Henry Searle is two wins from ending the 61-year wait for a British boy’s champion at Wimbledon 

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Where 35 Brits fell short, 17-year-old Henry Searle is the last one standing – Now the Wolverhampton wonderkid is two wins away from ending the 61-year wait for a new British boy’s champion at Wimbledon

It is a pub quiz question that would stump everyone except Wimbledon historians: who was the last British boy to win the juniors title and when? Answer: Stanley Matthews in 1962.

The serve-and-volleying son of football legend Sir Stanley Matthews was 17 when he won back then, and that is the age of Henry Searle, the Wolverhampton wonderkid now in the semi-finals.

Having started this tournament with 36 Brits in the men’s, women’s, boys’ and girls’ singles, there is now only one homegrown representative remaining in those draws and that is young Searle.

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The teenager beat Joao Fonseca, the eighth seed from Brazil, 7-6, 6-3 in 72 minutes on No 3 Court on Thursday to extend his record of having not surrendered a set at these Championships.

He is an avid fan of Wolves – going to Premier League games at Molineux whenever possible – and was a keen footballer until tennis turned into his true calling from the age of 11.

Henry Searle is the last British player standing at Wimbledon after 35 of his compatriots were knocked out

Henry Searle is the last British player standing at Wimbledon after 35 of his compatriots were knocked out

Stanley Matthews - son of the football legend - was the last British boy to win a junior title at Wimbledon

Sir Stanley Matthews won the Ballon d'Or award in 1956

Stanley Matthews (left) – son of the football legend – was the last British boy to win a junior title at Wimbledon

Matthews inherited some of his father's talent with the ball at his feet but would later choose tennis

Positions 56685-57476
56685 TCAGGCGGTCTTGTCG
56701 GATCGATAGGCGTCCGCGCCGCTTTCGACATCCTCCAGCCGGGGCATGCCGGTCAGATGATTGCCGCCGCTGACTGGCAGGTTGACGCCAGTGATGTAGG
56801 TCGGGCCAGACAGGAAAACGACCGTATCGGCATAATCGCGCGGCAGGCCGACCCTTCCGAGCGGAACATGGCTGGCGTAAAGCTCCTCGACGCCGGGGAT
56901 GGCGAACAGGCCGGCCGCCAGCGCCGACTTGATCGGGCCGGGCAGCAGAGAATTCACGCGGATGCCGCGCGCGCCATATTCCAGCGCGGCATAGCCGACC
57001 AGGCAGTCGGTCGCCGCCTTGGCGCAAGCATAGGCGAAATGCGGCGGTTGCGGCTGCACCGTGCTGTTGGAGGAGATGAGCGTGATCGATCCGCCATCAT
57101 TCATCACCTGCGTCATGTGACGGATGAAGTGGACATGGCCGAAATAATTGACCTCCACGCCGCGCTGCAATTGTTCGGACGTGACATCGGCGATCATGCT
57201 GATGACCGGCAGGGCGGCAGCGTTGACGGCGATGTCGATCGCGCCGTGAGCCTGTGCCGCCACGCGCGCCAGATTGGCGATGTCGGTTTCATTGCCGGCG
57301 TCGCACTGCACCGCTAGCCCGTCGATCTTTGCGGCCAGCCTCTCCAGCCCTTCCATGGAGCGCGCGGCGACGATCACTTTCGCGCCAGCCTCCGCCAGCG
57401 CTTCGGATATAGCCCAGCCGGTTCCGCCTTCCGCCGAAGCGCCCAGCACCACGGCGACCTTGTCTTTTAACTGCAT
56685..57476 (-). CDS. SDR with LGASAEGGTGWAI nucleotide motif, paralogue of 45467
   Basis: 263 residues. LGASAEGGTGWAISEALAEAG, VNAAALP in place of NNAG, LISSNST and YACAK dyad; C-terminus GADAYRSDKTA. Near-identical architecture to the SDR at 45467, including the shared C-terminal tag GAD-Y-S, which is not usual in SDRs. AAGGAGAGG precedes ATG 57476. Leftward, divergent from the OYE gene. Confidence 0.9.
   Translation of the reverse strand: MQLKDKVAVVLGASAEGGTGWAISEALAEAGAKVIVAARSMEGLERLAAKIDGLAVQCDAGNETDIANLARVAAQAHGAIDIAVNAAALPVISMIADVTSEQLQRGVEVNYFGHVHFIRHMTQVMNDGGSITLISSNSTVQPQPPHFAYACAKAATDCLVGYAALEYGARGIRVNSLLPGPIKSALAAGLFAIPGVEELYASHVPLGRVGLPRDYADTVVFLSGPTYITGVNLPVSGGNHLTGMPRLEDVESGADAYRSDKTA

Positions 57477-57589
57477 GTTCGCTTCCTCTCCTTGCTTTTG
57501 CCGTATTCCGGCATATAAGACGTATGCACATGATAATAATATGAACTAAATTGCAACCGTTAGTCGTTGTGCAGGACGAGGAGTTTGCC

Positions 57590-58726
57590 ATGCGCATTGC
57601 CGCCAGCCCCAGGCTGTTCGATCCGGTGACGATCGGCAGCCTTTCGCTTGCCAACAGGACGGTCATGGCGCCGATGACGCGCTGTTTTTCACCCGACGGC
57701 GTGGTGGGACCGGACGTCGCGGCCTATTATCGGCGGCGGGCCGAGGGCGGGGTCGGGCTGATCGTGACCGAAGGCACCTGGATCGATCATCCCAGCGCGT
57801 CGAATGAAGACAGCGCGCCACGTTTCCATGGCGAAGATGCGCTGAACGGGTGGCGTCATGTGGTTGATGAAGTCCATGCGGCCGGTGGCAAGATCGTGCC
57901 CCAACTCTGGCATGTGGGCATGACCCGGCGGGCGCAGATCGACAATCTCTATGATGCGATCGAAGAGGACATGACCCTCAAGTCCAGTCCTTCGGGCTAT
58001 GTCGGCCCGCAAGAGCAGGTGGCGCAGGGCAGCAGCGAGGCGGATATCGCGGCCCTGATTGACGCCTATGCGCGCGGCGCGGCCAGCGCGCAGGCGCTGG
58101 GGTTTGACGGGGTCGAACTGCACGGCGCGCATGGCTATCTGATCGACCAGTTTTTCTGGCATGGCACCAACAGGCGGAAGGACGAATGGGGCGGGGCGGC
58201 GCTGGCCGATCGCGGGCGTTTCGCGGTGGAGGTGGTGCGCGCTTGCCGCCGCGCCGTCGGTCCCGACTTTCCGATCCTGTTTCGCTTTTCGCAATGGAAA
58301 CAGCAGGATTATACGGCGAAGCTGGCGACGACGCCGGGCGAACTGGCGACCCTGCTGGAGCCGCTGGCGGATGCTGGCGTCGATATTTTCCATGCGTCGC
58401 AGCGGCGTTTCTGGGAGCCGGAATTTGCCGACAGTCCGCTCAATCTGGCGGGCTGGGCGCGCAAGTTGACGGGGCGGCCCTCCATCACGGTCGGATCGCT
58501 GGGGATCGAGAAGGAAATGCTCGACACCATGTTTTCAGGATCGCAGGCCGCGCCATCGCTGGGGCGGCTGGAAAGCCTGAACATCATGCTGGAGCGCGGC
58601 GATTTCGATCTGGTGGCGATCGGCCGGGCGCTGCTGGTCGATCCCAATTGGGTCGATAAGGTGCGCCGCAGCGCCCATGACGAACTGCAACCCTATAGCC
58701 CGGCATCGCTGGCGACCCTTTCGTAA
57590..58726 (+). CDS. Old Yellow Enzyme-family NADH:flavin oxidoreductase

Matthews inherited some of his father’s talent with the ball at his feet but would later choose tennis

The story of Matthews is intriguing because, like Searle, he was good with a ball at feet as well as racket in hand. He inherited some of his old man’s natural talent but soon discovered it was no fun being kicked, later saying: ‘They all wanted to say they had “stopped Stanley Matthews” and I went off the game.’ 

Instead he pursued professional tennis and went on to play in all four Grand Slams, including 11 consecutive Wimbledon Championships.

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Searle is now chasing his own career on the tour and the Loughborough National Academy scholar is being well supported at SW19. Not only by the locals but by family and friends, who have been called the ‘Barmy Army’ amid the football-style atmosphere they have been creating. 

They have stayed by his side ever since his surprising victory over the top seed Juan Carlos Prado Angelo of Bolivia in the first round of the boys’ singles last week.

‘That gave me confidence against the top juniors, knowing going into any match that I can play anyone on the other side of the net,’ Searle told Mail Sport on Thursday. 

‘It’s a dream to win at Wimbledon. It’s great knowing I have so much support from home. They’re all avid Wolves supporters so they’re used to a good crowd!’

Searle’s serve continued to pose a terrific threat on Thursday as he struck 14 aces against Fonseca at a top speed of 129mph, which is faster than any managed by Wimbledon men’s semi-finalists Daniil Medvedev or Novak Djokovic.

Fonseca is a highly-rated prospect – better known on the tennis beat than Searle – but it was the Brit who showed his class. Serving for the match, he secured his two-set victory with a hold to love, celebrating with a clenched fist towards his cheering camp.

Searle has a huge semi-final clash ahead of him against American fourth seed Cooper Williams

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Searle has a huge semi-final clash ahead of him against American fourth seed Cooper Williams

Searle lost in the boys' doubles alongside Tomasz Berkieta but he won't lose any sleep over the defeat

Searle lost in the boys’ doubles alongside Tomasz Berkieta but he won’t lose any sleep over the defeat

There have been some standout Wimbledon winners of the boys’ singles, including Bjorn Borg in 1972 and Roger Federer in 1998.

Yet if Searle is to get the chance to add his name to that grand group, he will need to claim another scalp in the semi-finals as he faces Cooper Williams, the fourth seed from the United States.

There was no time for celebrating his win over Fonseca. Hours later, he was back on No 3 Court to feature alongside Tomasz Berkieta in the boys’ doubles. They faced Fonseca and Prado Angelo – the two players beaten by Searle amid his run in the singles – and the Brazilian-Bolivian duo exacted some revenge in a 6-3, 6-4 win.

Searle will not lose any sleep about that doubles defeat. His focus is fully on the singles, where he is two wins from replacing Matthews.



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